Clay Pot Cooking for a Sunday at Home
Here is a comforting recipe for Squash, Bean & Quinoa Stew with Kale served with a boule miche of French bread and garnished with a spoonful of homemade pistou.
Autumn, the year's last, loveliest smile.
-William Cullen Bryant
November is here with crisp air, a gray strata of clouds looms over the horizon of the sea, and finally it feels like fall weather. And I am becoming melancholy more than anything, so I want comfort food to nourish me. Sunday, a day to sleep in, to be warmed by the fireplace with a cup of tea and a good book, and the pleasure of cooking in the kitchen.
Last week was warm with Santa Ana winds stirring, palm fronds scattered along the black asphalt, summery weather. I was even thinking about taking the children to the beach for bicycle riding. Now, suddenly, cold November days are here. When it’s chilly outside, I love to get cozy at home with a hot cup of tea. It’s also time to make something comforting in my clay pot like soup or stew, and bake bread or make a cake just so the place smells wonderful. Hot chocolate and steamed vanilla milk with honey is a big request from the kids. They also ask for my squash soup, but this Sunday I made a stew with butternut squash, beans like kidney beans, chickpeas, and French lentils, adding in quinoa (in place of farro or barley), and kale.
Stew can be vegetarian, and beans give it a hearty quality with a dash of chipotle just to lend a smoky flavor. Of course, to appease the meat-eater in my Darling and all three of my kids that love bacon, I added that to the leek & mushroom quiche I made to serve with the vegetarian stew. I suppose remembering all of the recipes would be a good idea, however, just like me, I make it up as I go, promising that I will write down the recipes before I forget them, and of course I never do. I think I will remember exactly how I made something. Silly me. So I am writing this vegetarian stew recipe down to share with you before I forget because everyone loved the meal and it’s worth telling about.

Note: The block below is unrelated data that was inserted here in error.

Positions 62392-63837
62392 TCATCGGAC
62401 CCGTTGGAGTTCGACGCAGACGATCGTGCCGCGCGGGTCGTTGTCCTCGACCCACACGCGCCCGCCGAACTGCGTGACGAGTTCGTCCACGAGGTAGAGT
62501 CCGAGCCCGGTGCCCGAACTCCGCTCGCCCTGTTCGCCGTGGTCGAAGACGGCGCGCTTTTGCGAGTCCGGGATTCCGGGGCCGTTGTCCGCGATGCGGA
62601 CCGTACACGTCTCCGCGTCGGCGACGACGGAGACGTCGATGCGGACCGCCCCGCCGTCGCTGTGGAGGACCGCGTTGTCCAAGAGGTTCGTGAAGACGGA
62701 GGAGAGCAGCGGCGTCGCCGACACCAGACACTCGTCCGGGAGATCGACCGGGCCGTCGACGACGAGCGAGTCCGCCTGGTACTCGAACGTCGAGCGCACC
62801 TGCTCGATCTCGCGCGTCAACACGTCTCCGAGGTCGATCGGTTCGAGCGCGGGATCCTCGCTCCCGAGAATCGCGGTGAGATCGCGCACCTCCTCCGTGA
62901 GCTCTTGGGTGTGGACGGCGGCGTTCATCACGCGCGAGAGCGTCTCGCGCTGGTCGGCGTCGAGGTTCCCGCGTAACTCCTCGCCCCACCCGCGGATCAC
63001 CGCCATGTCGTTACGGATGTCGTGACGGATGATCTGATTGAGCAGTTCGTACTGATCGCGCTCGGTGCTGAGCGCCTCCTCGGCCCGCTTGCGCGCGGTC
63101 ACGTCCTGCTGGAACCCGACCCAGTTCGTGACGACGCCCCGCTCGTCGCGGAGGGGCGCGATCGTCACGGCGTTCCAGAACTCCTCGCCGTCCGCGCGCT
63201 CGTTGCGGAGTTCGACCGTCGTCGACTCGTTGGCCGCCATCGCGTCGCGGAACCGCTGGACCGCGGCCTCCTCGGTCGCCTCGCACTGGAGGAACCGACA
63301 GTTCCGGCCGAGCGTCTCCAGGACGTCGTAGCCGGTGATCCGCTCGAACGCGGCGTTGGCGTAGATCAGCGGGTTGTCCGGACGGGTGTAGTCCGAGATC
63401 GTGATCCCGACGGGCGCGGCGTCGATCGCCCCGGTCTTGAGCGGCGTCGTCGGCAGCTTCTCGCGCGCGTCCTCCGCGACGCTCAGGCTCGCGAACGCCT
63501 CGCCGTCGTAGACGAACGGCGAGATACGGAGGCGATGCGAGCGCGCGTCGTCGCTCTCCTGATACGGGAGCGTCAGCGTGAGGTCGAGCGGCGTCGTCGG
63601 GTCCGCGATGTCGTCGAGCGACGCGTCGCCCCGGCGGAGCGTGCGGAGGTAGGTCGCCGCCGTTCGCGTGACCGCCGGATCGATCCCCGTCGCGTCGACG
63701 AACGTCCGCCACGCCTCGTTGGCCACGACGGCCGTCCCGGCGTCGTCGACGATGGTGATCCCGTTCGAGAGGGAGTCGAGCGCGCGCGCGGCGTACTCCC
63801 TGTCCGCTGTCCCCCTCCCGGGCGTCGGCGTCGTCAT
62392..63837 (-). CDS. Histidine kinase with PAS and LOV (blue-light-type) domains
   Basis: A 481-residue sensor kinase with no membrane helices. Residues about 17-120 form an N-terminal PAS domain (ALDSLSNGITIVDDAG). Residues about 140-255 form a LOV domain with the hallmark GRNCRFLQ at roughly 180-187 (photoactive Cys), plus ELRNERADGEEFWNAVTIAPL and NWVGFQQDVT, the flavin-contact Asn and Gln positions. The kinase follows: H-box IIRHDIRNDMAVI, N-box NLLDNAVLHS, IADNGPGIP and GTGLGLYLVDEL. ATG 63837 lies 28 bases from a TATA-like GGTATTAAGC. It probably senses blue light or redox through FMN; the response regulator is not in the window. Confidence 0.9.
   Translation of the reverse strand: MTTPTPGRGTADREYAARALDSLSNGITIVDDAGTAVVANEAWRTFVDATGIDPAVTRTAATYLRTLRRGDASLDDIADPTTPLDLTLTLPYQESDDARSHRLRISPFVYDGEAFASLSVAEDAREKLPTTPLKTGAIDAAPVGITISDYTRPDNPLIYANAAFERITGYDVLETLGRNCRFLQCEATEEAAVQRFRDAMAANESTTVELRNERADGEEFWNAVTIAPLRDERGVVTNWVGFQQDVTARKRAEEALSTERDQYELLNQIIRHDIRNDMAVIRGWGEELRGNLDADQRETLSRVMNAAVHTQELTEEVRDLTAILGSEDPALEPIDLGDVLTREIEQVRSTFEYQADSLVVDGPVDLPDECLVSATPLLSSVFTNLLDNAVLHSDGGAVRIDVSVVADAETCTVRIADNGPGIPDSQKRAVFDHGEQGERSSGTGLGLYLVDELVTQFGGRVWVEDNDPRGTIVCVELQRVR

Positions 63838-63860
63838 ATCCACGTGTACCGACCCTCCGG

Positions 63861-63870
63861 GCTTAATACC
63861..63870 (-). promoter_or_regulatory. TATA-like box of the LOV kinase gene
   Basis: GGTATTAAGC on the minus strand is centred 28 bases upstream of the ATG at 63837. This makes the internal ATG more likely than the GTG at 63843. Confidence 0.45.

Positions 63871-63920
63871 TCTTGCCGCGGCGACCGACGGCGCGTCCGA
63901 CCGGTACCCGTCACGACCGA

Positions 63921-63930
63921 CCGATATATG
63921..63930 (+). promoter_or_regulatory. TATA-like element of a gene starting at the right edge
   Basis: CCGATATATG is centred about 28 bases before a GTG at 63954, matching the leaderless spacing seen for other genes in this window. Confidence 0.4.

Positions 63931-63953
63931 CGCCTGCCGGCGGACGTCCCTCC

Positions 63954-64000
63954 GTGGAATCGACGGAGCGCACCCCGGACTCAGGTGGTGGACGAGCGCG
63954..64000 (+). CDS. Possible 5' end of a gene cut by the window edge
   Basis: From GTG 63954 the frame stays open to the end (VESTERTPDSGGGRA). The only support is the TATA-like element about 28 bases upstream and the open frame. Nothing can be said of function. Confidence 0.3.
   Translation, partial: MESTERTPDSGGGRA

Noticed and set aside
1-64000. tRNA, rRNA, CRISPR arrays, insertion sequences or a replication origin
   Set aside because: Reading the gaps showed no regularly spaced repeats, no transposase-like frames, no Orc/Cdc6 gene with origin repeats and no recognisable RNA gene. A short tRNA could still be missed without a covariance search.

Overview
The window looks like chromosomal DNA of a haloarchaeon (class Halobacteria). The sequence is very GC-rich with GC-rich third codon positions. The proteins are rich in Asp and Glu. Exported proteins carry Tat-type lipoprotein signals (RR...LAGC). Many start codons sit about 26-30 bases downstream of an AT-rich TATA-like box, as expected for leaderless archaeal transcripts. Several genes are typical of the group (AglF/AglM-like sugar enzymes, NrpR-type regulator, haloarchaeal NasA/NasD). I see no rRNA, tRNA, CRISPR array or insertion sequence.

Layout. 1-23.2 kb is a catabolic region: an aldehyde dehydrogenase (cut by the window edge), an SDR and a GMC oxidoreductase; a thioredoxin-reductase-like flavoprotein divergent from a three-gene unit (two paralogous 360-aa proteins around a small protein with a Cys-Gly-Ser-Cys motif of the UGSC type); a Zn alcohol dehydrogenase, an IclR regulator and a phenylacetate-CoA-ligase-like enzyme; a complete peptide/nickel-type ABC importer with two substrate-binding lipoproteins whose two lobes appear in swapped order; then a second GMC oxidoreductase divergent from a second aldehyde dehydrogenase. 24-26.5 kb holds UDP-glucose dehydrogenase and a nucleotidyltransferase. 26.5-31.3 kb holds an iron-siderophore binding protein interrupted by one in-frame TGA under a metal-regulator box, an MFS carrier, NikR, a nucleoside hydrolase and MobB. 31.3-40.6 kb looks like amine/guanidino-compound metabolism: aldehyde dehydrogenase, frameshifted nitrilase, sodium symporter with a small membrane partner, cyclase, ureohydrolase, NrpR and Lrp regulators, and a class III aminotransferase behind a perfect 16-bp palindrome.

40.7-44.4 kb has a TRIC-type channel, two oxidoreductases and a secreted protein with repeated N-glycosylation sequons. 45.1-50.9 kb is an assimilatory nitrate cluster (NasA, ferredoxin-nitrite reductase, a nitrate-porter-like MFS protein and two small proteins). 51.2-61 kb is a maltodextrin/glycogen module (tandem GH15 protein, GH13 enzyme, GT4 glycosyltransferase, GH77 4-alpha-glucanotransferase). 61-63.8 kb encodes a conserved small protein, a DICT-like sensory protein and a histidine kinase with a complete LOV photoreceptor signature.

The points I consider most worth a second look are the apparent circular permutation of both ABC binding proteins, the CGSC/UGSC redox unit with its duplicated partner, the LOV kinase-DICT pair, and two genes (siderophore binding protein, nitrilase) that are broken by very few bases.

The kids ate most of the quiche and small bowls of stew, and the French boule miche in its thick slices the size of my four-year-old daughter’s face satisfied everyone, using ricotta and the pistou I made to spread on the bread and dip into the stew.
Squash, Bean & Quinoa Stew with Kale
(served with French Bread and Pistou)
4 tablespoons olive oil to sauté shallot
½ cup marsala or sherry
2 butternut squash, peeled and cubed
½ small bunch of kale, trimmed and chopped
1 shallot, minced
6 cloves of garlic
2 cups quinoa, rinsed
1 can chick peas, drained and rinsed
1 can kidney beans, drained and rinsed
½ cup steamed or pre-cooked French lentils
1 cup chopped tomatoes, any kind
5 cups vegetable stock, more as needed
2-3 pinches of chipotle spice
Zest of 1/2 a lemon for flavor and garnish
2 tablespoons chopped fresh thyme
2 sprigs of oregano
2 bay leaves
Freshly grated Parmigiano and Romano cheeses, garnish
Sea salt to season
Peel and chop up the butternut squash into cubes and place them on a large sheet pan. Add the cloves of garlic. Drizzle generously with olive oil and marsala. Roast in the oven at 400°F for about 30 minutes or until it turns golden and looks delicious. Sprinkle with a little sea salt.
Put olive oil in a large, deep pot (clay is best for slow cooking) over medium heat. Add the minced shallot. Once it starts to cook, add a pat of butter. Saute the shallot a little longer, about 5 minutes, and add a splash of marsala.